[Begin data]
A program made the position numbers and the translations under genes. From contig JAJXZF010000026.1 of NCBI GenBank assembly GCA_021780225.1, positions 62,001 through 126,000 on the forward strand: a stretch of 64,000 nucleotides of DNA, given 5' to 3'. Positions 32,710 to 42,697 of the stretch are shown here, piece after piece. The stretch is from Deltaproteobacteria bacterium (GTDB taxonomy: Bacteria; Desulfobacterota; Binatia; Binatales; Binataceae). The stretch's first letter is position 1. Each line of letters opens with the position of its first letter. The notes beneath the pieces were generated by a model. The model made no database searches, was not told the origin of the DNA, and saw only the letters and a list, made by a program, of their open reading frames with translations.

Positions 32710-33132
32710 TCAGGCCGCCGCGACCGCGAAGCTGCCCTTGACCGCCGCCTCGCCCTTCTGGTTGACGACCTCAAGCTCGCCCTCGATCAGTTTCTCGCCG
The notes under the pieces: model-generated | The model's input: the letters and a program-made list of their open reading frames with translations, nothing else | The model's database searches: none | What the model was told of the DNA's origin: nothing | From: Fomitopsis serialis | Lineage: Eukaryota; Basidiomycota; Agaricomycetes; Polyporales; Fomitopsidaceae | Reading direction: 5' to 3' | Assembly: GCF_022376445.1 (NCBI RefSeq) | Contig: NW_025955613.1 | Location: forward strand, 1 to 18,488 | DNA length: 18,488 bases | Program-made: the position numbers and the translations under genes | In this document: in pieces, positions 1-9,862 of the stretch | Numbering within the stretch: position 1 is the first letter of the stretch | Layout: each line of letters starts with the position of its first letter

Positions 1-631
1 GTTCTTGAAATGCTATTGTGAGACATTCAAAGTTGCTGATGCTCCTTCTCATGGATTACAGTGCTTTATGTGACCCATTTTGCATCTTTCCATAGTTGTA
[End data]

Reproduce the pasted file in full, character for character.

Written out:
A program made the position numbers and the translations under genes. From contig JAJXZF010000026.1 of NCBI GenBank assembly GCA_021780225.1, positions 62,001 through 126,000 on the forward strand: a stretch of 64,000 nucleotides of DNA, given 5' to 3'. Positions 32,710 to 42,697 of the stretch are shown here, piece after piece. The stretch is from Deltaproteobacteria bacterium (GTDB taxonomy: Bacteria; Desulfobacterota; Binatia; Binatales; Binataceae). The stretch's first letter is position 1. Each line of letters opens with the position of its first letter. The notes beneath the pieces were generated by a model. The model made no database searches, was not told the origin of the DNA, and saw only the letters and a list, made by a program, of their open reading frames with translations.

Positions 32710-33132
32710 TCAGGCCGCCGCGACCGCGAAGCTGCCCTTGACCGCCGCCTCGCCCTTCTGGTTGACGACCTCAAGCTCGCCCTCGATCAGTTTCTCGCCG
The notes under the pieces: model-generated | The model's input: the letters and a program-made list of their open reading frames with translations, nothing else | The model's database searches: none | What the model was told of the DNA's origin: nothing | From: Fomitopsis serialis | Lineage: Eukaryota; Basidiomycota; Agaricomycetes; Polyporales; Fomitopsidaceae | Reading direction: 5' to 3' | Assembly: GCF_022376445.1 (NCBI RefSeq) | Contig: NW_025955613.1 | Location: forward strand, 1 to 18,488 | DNA length: 18,488 bases | Program-made: the position numbers and the translations under genes | In this document: in pieces, positions 1-9,862 of the stretch | Numbering within the stretch: position 1 is the first letter of the stretch | Layout: each line of letters starts with the position of its first letter

Positions 1-631
1 GTTCTTGAAATGCTATTGTGAGACATTCAAAGTTGCTGATGCTCCTTCTCATGGATTACAGTGCTTTATGTGACCCATTTTGCATCTTTCCATAGTTGTA